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Saturday, March 13, 2010

Hindi as a Language -- an Analytical Perspective by Khurshid Alam

Introduction: Hindi Diwas was celebrated on 14th September 2009. On this day a TV channel arranged a long discussion on Hindi as a Language – its present condition, its permissibility, its acceptability, its future and its usage in daily life of the people of India.

Hindi as a Language -- an Analytical Perspective
We celebrate Hindi diwas on 14th September each year in respect of the adoption of Hindi as a national language of India. There are a host of programs and activities organized by schools, colleges, government and non-government organizations in the country on this occasion, and remarkably on TV shows. This year too a private TV channel hosted a program on it. Widely discussed concerns were: where Hindi is today, if the Hindi that is spoken presently is the correct Hindi, and what its future is.

Many scholars argued that there is a bleak future for Hindi. Such people were concerned that pure Hindi is not spoken in our country – it is rather a mixed bass hum of Urdu, English, and aliens words. They argued that other regional languages are spoken in purer forms but the case is not same with Hindi.

Those scholars who were optimistic opined that in whatever form Hindi is used today should rather be accepted as a correct or pure form of Hindi. So we should not be pessimistic about its future, they argued. Each side cited ample examples comparing Hindi with other popular languages of the world.

But the discussion was largely narrowed to for-and-against arguments. The scholars were good at their sides but they missed one thing; they missed to notice that Hindi as a language has acquired two sub-forms, which is hardly a case with other languages, even on the world arena. One, cosmopolitan Hindi (c-Hindi) and two, traditional Hindi (t-Hindi).

The cosmopolitan Hindi (c-Hindi) is more urbanized and secular in nature. It is largely spoken in metropolitan cities such as Mumbai, Delhi, Kolkata, Hyderabad and other cities. In addition to becoming the language of the people of cosmopolitan cities, the c-Hindi is widely used in Bollywood films, TV serials, radio, and media both print and electronic. Moreover, these media have played greater roles in popularizing the c-Hindi. As Oscar Wilde’s famous aphorism goes in the essay The Decay of Lying1 that, ‘Life imitates art far more than art imitates Life’, so the language used in Bollywood movies and TV soaps has been adopted by the people in the cities reciprocally. The people in corporate sectors and the youth at the college and university levels are the best brand symbols of this Hindi.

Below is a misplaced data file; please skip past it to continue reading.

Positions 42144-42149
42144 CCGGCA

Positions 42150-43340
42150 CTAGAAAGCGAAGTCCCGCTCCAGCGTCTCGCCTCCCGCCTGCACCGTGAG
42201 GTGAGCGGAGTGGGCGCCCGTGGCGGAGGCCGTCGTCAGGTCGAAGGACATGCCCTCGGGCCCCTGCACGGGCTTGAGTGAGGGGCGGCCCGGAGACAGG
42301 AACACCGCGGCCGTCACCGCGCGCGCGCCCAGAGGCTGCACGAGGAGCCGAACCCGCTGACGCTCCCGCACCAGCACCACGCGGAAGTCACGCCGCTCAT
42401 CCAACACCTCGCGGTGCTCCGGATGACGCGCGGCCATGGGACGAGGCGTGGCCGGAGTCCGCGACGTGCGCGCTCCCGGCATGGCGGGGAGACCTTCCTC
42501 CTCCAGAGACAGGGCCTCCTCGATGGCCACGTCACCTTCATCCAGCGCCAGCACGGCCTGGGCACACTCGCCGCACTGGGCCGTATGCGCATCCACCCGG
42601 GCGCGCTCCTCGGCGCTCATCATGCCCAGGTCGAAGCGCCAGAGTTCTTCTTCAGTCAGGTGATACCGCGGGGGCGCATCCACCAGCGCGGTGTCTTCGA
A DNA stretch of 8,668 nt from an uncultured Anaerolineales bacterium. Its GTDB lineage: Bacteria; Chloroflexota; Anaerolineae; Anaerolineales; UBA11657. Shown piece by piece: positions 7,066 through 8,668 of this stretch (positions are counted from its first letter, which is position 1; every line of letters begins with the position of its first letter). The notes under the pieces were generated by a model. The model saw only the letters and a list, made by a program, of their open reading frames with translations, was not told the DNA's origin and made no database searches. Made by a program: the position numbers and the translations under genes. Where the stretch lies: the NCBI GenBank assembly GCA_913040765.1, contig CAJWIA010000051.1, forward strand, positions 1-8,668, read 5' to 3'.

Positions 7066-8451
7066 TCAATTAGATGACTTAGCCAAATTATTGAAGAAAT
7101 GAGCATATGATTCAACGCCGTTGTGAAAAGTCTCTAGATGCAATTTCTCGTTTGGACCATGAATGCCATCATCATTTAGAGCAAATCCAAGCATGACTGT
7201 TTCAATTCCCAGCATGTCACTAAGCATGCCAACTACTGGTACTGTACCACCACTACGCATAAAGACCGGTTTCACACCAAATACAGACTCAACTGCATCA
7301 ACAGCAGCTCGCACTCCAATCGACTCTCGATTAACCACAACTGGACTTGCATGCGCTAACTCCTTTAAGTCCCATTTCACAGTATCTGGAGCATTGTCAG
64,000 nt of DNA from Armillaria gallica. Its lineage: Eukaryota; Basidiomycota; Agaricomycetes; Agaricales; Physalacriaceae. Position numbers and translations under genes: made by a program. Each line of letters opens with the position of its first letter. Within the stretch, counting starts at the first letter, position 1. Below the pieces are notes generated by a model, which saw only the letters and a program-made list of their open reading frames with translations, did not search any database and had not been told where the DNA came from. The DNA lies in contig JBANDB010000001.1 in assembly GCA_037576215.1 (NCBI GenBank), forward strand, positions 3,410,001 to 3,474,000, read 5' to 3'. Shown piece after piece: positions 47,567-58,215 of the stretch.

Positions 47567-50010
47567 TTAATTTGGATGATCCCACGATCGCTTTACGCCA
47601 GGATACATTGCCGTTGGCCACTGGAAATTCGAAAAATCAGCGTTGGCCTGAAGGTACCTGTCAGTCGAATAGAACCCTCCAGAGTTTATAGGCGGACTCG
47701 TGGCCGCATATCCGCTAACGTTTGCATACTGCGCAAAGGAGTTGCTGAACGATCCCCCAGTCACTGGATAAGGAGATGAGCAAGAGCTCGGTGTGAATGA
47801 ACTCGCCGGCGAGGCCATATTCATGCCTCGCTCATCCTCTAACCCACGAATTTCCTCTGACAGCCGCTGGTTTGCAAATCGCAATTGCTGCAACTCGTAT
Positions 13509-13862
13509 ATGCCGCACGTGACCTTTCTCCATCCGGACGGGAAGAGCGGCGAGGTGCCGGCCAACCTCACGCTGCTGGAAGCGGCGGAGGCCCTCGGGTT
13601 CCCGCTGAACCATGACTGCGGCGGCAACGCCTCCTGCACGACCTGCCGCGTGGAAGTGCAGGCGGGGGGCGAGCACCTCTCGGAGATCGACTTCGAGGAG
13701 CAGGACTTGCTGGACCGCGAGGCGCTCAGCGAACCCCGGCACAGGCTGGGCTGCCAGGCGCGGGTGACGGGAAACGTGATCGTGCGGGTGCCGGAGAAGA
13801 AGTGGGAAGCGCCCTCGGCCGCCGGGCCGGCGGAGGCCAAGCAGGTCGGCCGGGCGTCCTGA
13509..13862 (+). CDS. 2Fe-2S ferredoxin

The c-Hindi, though basically follows Hindi grammar and syntax, is composed of a rich combination of Urdu, English, and some other native and non-native words derived from all contact languages, in addition to Hindi words usage. This is why we sometimes confuse this Hindi with Urdu, while it is not so. A language is recognized by its grammar and syntax usage. Its status in India is similar to English at the world level, which is considered more polished, reflects present India, and its speakers are regarded more potent.

Above all the c-Hindi is a melting-pot language to those people whose mother tongue is not Hindi but they use it. A large number of people, whose Hindi is not a mother tongue, who migrate to metropolitan cities, prefer to speak in Hindi than in the regional language. They learn the regional language a little later. For example, a Tamil speaking person when lands in Mumbai picks up Hindi sooner than Marathi. Likewise a Bengali in Ahmedabad feels more comfortable in speaking in Hindi than in Gujarati.

In this regard its status is very much similar to that of Urdu in Pakistan which is a language of adoption there. In Pakistan, Urdu is the mother tongue of less than 10% of the people but it is the national language of the people whose mother tongues may be either of the Punjabi, Pashto, Sindhi, Saraiki, and Baluchi languages.

Importantly, the scholars who express concern over the purity of Hindi are actually talking about the c-Hindi thinking that this is the real and only Hindi that the people are using throughout the country. They argue that the languages such as Marathi, Bengali, Tamil, and other languages are purer than Hindi. They are the advocates of archaic Hindi to the polished Hindi instead.

But they fail to distinguish the unique sub-forms of Hindi. It is to be noted that the traditional Hindi (t-Hindi), and not the c-Hindi, is originally the lingua franca of the people. The t-Hindi is as pure as any other language is. This Hindi is spoken by the largest number of people in India even today and is widely used in as different states as Uttar Pradesh, Himachal Pradesh, Bihar, Haryana, Rajasthan, and Madhya Pradesh with variance in regional flavor, dialects and accents. This Hindi is still the medium of written literature, and print media based in these regions. Its purity can be compared with the purity of any other languages of India.

Purity of a language is a subject of isolation. An isolate language is the purest language that we can think of. A regional language is used within a certain region and is by and large an isolate language in nature. Therefore, a regional language may be purer than a contact language. Typically, Hindi is both pure (or traditional) at the regional level and polished (or cosmopolitan) at the national level. Hindi has even brighter future than many other languages of India and the world.

Hint:
diwas – day

References:
1. Wilde, Oscar. The Decay of Lying: An Observation, Intentions. (1891, originally 1889).

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